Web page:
Friday Funnies

Herbert Hoover with a small radio receiver.

Today’s Friday Funny comes from a display at the Herbert Hoover Presidential Library and Museum. This display was from the time period when Herbert Hoover was the Secretary of Commerce.

At the start of the 1920s, radio was a costly novelty; limited to a few thousand amateurs across the country. Then came an explosion of popular interest that within four years led to two million sets and some 530 stations – answerable to no one. Hoover changed all that, snatching regulation of the “wireless telephone” away from the Bureau of Navigation and chairing a series of conferences where it was decided that radio licenses would be limited initially to three months, that certain brands would be set aside for public service broadcasting, and that there would be no British-style regimentation of the airwaves.

….

Another religious sect asked Hoover for permission to build a station from which to disseminate warnings of the world’s imminent end. He told them to spend their money for the air time on existing outlets; if the world was really going to end in a month, it would be a far wiser investment.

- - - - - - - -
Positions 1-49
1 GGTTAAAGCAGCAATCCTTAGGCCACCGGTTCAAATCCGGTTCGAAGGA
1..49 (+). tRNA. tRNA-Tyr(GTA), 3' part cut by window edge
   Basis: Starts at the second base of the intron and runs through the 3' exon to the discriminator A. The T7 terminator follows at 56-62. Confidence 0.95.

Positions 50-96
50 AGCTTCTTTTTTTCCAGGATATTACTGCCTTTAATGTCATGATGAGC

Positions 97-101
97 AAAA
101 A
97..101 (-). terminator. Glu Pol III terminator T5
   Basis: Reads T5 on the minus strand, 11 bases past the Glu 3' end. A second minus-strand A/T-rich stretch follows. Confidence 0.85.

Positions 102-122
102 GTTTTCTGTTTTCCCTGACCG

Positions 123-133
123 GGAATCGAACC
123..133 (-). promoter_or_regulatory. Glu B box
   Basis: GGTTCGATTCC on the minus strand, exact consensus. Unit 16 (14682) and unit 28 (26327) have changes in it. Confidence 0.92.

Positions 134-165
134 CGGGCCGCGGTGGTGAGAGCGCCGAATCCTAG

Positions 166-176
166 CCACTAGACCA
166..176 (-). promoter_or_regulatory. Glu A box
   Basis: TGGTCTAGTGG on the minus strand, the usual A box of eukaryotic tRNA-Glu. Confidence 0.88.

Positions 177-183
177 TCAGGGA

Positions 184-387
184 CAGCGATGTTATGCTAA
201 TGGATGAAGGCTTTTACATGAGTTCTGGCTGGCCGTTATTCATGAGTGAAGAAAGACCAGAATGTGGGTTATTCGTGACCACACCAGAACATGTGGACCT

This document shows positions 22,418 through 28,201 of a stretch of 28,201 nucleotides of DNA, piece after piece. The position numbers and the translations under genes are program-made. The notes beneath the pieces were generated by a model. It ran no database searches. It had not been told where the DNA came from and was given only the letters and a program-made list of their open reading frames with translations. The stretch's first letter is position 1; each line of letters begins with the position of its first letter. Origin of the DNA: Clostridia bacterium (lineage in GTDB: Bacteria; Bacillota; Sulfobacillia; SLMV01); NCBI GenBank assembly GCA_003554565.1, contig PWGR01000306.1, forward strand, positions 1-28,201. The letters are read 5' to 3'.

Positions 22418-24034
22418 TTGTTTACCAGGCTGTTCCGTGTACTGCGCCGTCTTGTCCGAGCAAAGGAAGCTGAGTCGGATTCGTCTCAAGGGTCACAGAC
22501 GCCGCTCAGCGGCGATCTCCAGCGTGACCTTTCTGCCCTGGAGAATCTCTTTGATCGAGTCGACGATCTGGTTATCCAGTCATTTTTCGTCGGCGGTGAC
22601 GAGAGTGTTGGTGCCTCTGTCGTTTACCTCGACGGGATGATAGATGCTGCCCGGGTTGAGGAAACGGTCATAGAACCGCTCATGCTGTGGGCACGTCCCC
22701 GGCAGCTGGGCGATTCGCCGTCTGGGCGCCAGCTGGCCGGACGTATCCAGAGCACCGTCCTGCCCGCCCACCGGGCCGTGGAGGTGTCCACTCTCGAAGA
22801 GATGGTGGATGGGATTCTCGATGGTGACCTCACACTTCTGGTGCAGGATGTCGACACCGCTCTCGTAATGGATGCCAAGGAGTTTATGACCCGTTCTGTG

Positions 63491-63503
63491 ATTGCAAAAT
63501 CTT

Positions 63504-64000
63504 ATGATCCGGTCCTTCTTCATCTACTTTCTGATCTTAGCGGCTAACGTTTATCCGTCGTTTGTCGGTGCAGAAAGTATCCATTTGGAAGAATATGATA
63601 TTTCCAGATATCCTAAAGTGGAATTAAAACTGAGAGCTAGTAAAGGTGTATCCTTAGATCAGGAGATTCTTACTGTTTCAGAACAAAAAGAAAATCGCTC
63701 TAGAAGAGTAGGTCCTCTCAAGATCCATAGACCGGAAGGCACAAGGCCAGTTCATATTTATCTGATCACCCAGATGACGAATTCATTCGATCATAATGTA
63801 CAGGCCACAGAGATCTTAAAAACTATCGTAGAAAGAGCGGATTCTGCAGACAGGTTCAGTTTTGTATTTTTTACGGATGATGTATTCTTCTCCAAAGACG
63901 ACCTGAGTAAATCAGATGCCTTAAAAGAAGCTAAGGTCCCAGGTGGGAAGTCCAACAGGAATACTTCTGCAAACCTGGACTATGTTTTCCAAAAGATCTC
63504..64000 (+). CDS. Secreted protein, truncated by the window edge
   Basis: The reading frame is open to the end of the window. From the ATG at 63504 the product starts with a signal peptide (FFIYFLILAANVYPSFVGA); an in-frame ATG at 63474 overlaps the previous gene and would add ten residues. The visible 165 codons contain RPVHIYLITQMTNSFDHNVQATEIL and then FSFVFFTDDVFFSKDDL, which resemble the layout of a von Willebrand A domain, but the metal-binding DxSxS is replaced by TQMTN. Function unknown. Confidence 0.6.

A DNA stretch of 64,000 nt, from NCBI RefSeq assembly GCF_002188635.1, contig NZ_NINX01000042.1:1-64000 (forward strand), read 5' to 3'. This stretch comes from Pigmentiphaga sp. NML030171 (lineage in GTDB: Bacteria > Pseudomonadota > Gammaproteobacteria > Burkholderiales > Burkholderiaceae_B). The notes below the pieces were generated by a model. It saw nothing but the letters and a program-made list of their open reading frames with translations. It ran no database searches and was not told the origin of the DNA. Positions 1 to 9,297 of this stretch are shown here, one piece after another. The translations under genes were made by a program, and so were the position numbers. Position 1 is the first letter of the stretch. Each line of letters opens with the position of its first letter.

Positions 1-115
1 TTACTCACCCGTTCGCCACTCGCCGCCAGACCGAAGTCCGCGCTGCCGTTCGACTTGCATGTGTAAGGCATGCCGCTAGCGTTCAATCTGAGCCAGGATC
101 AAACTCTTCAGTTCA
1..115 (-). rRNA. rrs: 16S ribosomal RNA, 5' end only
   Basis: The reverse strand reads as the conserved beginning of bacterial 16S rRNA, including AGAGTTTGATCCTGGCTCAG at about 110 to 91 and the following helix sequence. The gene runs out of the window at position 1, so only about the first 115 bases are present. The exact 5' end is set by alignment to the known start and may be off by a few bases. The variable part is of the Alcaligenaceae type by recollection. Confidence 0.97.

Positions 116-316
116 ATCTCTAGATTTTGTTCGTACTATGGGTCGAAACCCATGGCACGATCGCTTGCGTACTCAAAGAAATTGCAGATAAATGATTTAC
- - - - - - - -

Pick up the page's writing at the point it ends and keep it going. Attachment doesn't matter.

Herbert Hoover Presidential Museum and Library

5 comments

    • The story gave me a smile. I thought Hoover’s response was clever. My dad was a ham radio operator. I have his collection of “postcards” that he received from those he talked with over the air. The postcards are from all over the world. Someday, I hope to do a post about them. Thanks for reading, and Enjoy your day!

      Liked by 1 person

  1. My brother has been involved with amateur radio for many years and I enjoy hearing his stories about the capabilities it offers. He was listening in during Hurricane Ida as observers were talking to the NWS and reporting conditions. Radio has come a long way and I hope it doesn’t disappear over the Internet waves. This is a funny story! Have a good weekend!

    Liked by 1 person

    • Isn’t it funny how topics link people? I remember my dad talking about how helpful amateur radio can be during a natural disaster. If the internet goes out, amateur radio can still work. I don’t know how many still pursue the hobby as compared to when I was growing up. I can remember he would “talk” with people at the south pole from our basement in St. Louis, Mo. He would also “phone patch” priests in Brazil to talk with their families here in the states. Thanks for reading and your comment. Have a good weekend, too!

      Liked by 1 person

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